Marcus King had a busy year in 2018. The soulful rock guitarist and singer from South Carolina celebrated the release of his third full-length studio album, Carolina Confessions, in addition to making notable festival appearances, celebrating his late-night television debut, touring with As The Crow Flies, and spending nearly the entire calendar year on the road playing headlining shows with his own talented band. One of the stops on that busy performance schedule of his included a private acoustic session at the WGBH Fraser Performance Studio in Boston back on November 19th, where King sat down (literally) to record a brief performance of four new tunes. The filmed session has since been mixed and edited, and finally saw the light of day with its debut on Wednesday.The professionally-taped acoustic set features King in rare form without that big-billed hat of his, as he opts instead for the more casual Applejack newsies cap for the private session. Even without that trademark hat, King has no problem turning the volume down a notch to allow the fresh material to take new form while being played on his acoustic guitar. The setlist for the 20-minute performance included “8 a.m.”, “Remember”, “Goodbye Carolina”, and “Autumn Rains”. The entire acoustic session, which includes some behind-the-song informational commentary, can be enjoyed in full in the new video seen below.Marcus King – WGBH Acoustic Session – 11/19/2018[Video: WGBH Music]The mark of a truly talented guitarist is how he or she can perform without the help of effects pedals and powerful amplification, and King does not disappoint here. If anything, the young singer and songwriter sounded a bit more comfortable performing his new songs in a quieter setting, where he doesn’t have to project his voice atop a full band. Fans should appreciate the fact that his songs carry just as much meaning and emotional resonance when played quietly as they do with shredding guitar solos while plugged in.Related: Marcus King Talks Reckoning With His Own Expectations, Focused Songwriting, & Calling Nashville Home [Interview/Photos]King recently helped fans in New York to celebrate the turnover of the new year with a NYE run featuring both his own band and As The Crow Flies NYE run alongside As The Crow Flies at Port Chester’s The Capitol Theatre late last month. The Marcus King Band will return to the road with a run of winter tour dates scheduled to begin on January 24th in Columbus, Tennessee. Tickets and detailed tour information can be found on King’s website.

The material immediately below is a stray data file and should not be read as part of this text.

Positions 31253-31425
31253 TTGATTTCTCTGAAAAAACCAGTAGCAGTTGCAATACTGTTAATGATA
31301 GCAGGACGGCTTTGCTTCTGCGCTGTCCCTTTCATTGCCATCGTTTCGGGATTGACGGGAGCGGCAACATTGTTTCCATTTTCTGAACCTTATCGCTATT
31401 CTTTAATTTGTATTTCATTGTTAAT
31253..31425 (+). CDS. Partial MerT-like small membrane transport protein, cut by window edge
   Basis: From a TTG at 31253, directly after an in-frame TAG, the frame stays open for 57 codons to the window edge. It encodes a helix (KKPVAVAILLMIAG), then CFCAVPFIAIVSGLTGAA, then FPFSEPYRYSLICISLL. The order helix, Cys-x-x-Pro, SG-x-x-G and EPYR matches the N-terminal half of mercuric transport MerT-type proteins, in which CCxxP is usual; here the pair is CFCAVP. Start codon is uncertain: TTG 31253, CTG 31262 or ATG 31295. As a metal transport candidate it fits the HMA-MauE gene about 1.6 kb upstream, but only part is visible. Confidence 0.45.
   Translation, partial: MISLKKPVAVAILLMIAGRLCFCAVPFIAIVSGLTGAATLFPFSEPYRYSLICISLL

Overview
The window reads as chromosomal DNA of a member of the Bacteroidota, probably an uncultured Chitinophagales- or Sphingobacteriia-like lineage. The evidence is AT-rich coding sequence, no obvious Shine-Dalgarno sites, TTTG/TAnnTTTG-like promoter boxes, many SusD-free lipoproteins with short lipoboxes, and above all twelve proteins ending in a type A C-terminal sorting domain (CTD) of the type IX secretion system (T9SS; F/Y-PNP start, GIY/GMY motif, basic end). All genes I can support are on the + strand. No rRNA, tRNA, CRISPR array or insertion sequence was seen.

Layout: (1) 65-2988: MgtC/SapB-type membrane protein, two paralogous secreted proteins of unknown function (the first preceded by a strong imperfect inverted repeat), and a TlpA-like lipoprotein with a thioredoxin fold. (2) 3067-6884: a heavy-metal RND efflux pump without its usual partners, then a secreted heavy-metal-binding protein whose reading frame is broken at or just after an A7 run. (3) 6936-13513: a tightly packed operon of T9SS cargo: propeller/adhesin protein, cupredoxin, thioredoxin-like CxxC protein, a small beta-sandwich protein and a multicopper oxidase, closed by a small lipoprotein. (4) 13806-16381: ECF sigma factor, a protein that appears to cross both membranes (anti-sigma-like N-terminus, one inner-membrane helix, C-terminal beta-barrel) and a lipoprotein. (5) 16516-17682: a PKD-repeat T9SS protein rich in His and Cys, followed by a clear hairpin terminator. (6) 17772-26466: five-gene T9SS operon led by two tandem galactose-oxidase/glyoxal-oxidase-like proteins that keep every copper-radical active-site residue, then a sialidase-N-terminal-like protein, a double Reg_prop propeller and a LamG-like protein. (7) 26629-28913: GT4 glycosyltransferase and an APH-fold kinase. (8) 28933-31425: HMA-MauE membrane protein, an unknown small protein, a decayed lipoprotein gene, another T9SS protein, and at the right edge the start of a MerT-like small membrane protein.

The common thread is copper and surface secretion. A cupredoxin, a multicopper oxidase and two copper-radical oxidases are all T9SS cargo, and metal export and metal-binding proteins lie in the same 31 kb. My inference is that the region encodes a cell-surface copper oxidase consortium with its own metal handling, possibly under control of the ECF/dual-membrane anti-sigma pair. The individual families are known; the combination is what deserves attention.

In a recent study funded by the U.S. Food and Drug Administration, University of Georgia researchers found that produce containing bacteria are likely to contaminate other produce items through the continued use of knives or graters — the bacteria latches onto the utensils commonly found in consumers’ homes and spreads to the next item. These studies give researchers a better idea of how common cross-contamination is in the kitchen — even when using standard practices. In 2013, she was co-author on a study looking at the transfer of norovirus and hepatitis A between produce and common kitchen utensils — finding that cutting and grating increased the number of contaminated produce items when that utensil had first been used to process a contaminated item. Researchers also grated produce, like carrots, to see how easily the pathogens spread to graters. They found that both knives and graters can cause additional cross-contamination in the kitchen and that the pathogens were spread from produce to produce if the utensils weren’t washed. “For items like tomatoes, we tended to have a higher contamination of the knives than when we cut strawberries,” Erickson said. “We don’t have a specific answer as to why there are differences between the different produce groups. But we do know that once a pathogen gets on the food, it’s difficult to remove.” Knives and graters aren’t the only utensils in the kitchen consumers should be worried about. Erickson has also helped study the role brushes and peelers have on the transfer of dangerous kitchen bacteria. Using a knife, Erickson would cut into things like tomatoes or cantaloupe and other types of produce to see how easily the bacteria could spread when the knife was continuously used without being cleaned. Because they “were looking at what would be the worst-case scenario,” she said, Erickson and study co-authors did not wash the utensils between cutting these different produce items. The study also found that certain fruits and vegetables spread pathogens to knives more than other types of produce. Researchers have known that poor hygiene and improper food preparation practices in a consumer’s home can lead to foodborne illnesses, but considering what practices in the kitchen are more likely to lead to contamination has not been examined extensively. Additional study co-authors were Qing Wang, a doctoral student at the University of Delaware, and Research Professional Jean Liao, Associate Professor Jennifer Cannon and Associate Professor Ynes Ortega of UGA’s Center for Food Safety. This study is similar in that it considers the influence that knives and graters have on the transfer of pathogenic bacteria to and from produce items. She urges consumers to realize that these germs can spread in their kitchens as well. In concurrent studies, Erickson found that scrubbing or peeling produce — like melons, carrots and celery — did not eliminate contamination on the fruit or vegetable and led to contamination of the brush or peeler. Even when placed under running water, the utensils still became contaminated; however, the ability to cross-contaminate additional produce depended on the brush type and the pathogenic agent. “Just knowing that utensils may lead to cross-contamination is important,” Erickson said. “With that knowledge, consumers are then more likely to make sure they wash them in between uses.” In her recent study, Erickson contaminated many types of fruits and vegetables in her lab — adding certain pathogens that is often found on these foods, such as salmonella and E. coli. “A lot of the broken up material and particles from the contaminated produce remained on the graters,” said Erickson, who conducts her research at the UGA Center for Food Safety in Griffin. “Then if you were to shred another carrot or something else immediately after that, it gets contaminated, too.” The study, “Contamination of knives and graters by bacterial foodborne pathogens during slicing and grating of produce,” is available at www.sciencedirect.com/science/article/pii/S0740002015001306. Erickson explained there is a small chance of buying fruits and vegetables that are contaminated with bacteria, but the problem can occur — whether the product is store-bought or locally grown. Erickson has been researching produce for the past 10 years. Her past work has mainly focused on the fate of bacteria on produce when it’s introduced to plants in the field during farming. “The FDA was interested in getting more accurate numbers as to what level of cross-contamination could occur in the kitchen using standard practices,” Erickson said. Unfortunately, many consumers are unaware that utensils and other surfaces at home can contribute to the spread of bacteria, said the study’s lead author Marilyn Erickson, an associate professor in the College of Agricultural and Environmental Sciences’ department of food science and technology.